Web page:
How To Make The Most Of Them

Over the past six years, I have belonged to two support groups, and they’ve both been helpful in different ways. In my bipolar support group, I was one of the sufferers, though our group also welcomed family members and friends. My Alzheimer’s support group was for caregivers of those with Alzheimer’s or other types of dementia. Both groups helped me immeasurably.

If you are thinking about joining a group or starting one in your community, here are some tips on what to expect and how to get the most from your group.

Sharing Your Story and Problems:

Other than hiring a therapist, a support group offers the perfect place to talk about ourselves and our problems. We’ll be with people who are going through the same things we are. They know what we mean when we talk about sleepless nights, depression, anxiety, guilt–whatever it is we’re suffering at the moment.

In my bipolar support group, there are many varieties of experience because no two people suffer the exact same set of symptoms and responses, but we have enough in common to understand what the other person is going through. In my Alzheimer’s support group, members can understand what it’s like to care for a father or mother with dementia on a day-to-day basis better than another family member who might visit twice a year.

The flip side of telling your own story, of course, is respectful listening to other people’s problems. This is a gift we offer each other in support groups. We listen with empathy. We respect others’ points of view, acknowledge their emotions, and allow them to express whatever it is they are feeling.

Getting and Giving advice:

Support groups are a great place to get advice from those more experienced than we are, and to share our own experience when it’s called for. In my Alzheimer’s support group, we shared information about medications, assisted living facilities, home health aides, and nursing homes. Some of us were caring for our relatives at home, while others were supporting them in local facilities, depending on the stage of the disease.

In my bipolar group, we freely talk about the medications we are taking, the side effects we experience, and the benefits or lack thereof. Our group is in a small city, so we also offer advice about local psychiatrists and therapists, if a member asks.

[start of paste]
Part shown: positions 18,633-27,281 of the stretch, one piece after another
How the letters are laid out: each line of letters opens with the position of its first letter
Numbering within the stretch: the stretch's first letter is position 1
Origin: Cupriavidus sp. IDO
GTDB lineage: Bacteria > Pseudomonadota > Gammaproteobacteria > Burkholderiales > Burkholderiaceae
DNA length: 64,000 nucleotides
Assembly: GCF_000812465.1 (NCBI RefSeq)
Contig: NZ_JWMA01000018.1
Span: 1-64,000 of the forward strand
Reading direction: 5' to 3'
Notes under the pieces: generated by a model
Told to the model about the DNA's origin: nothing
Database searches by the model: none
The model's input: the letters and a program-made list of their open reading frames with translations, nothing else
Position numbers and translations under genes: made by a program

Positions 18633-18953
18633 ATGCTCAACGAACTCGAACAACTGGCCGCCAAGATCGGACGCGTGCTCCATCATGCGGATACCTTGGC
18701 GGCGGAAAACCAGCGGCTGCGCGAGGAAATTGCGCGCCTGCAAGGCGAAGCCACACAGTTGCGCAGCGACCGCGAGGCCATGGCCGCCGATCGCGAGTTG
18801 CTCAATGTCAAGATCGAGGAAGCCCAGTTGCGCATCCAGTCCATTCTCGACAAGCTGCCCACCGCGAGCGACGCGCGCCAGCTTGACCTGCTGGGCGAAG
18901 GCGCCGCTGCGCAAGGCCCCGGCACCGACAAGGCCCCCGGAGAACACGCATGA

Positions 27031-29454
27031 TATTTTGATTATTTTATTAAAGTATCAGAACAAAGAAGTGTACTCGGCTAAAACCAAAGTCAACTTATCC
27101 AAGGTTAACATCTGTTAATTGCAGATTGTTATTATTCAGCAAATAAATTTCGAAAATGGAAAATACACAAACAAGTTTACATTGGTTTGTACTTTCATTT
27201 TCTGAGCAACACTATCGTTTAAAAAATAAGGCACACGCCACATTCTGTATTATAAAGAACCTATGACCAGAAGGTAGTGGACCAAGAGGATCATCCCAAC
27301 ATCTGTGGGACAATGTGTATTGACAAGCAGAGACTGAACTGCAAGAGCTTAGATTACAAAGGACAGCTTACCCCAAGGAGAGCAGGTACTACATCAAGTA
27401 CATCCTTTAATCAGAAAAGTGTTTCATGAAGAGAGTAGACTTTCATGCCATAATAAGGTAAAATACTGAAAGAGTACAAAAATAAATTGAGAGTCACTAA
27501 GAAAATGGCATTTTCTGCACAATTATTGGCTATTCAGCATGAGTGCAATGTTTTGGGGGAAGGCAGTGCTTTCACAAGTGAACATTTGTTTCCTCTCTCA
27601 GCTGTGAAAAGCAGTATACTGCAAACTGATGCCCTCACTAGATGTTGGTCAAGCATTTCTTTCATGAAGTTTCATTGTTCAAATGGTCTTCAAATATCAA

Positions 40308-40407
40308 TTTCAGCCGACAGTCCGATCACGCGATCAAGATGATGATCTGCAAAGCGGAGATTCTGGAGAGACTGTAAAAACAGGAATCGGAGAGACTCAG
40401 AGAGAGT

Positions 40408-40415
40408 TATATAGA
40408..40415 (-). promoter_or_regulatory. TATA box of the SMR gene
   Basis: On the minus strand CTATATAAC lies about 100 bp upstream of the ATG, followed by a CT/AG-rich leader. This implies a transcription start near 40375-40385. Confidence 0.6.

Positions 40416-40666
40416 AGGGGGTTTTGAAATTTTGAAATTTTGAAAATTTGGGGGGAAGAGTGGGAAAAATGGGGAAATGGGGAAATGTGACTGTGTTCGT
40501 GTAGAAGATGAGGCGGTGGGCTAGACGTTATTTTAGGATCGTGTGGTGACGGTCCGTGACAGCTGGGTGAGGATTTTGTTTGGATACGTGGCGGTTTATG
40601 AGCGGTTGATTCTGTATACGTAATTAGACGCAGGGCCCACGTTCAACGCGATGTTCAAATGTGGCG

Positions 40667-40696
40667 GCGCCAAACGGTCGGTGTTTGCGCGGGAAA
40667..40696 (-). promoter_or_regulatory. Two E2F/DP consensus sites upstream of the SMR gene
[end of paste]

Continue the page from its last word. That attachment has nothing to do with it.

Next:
The key to giving advice in a support group is simple: only give it when it’s asked for. Sometimes members just want to vent their feelings and to explore their situation out loud to a group of supportive listeners. Very often, we can’t really solve another person’s problem, but we can listen attentively.

If you’re not sure whether to give advice or not, it’s best to simply ask. After you’re in a group for a while, however, you’ll usually get a feel for when it’s appropriate and when not.

Respecting Differences of Opinions and Philosophies:

Think of a support group as a place to share ideas while respecting differences. One member may be a believer in alternative medicine. Another may think faith is the best cure. One night at my bipolar meeting, a new person said aggressively that everyone, without fail, should be cured through mainstream medicine. She got very upset when other members expressed different points of view. An argument ensued, and the new member never came back.

One of the benefits of going to a support group is to hear different experiences and opinions. You don’t have to follow anyone else’s advice, but it is important to listen respectfully to all.

Along with listening and sharing is the necessity for confidentiality. In order for everyone to feel free to speak what’s on our mind, we have to be confident that what we say in that room will remain there.

Most groups have a list of principles and procedures they follow, even if the list is understood rather than part of a written or stated document. Regular members will sometimes revisit this list and revise it when necessary. In my bipolar group, we had a problem with one member who monopolized the conversation, so we instituted some simple rules about timing in order to give everyone a chance to speak.

Support groups take some effort to maintain, and usually there are one or two people who take responsibility for this. Some support groups are sponsored and run by a paid facilitator, as our Alzheimer’s group was. Others, like my bipolar group, are run by the members. Several of us take turns facilitating, and we share the administrative tasks like notifying the newspapers to list our meeting times.

As you become more familiar with your group, you may want to share in its administration. Over time you may also find, as I have, that your group is not only a source of comfort and advice, but lasting friendship as well.

Author: Vera S.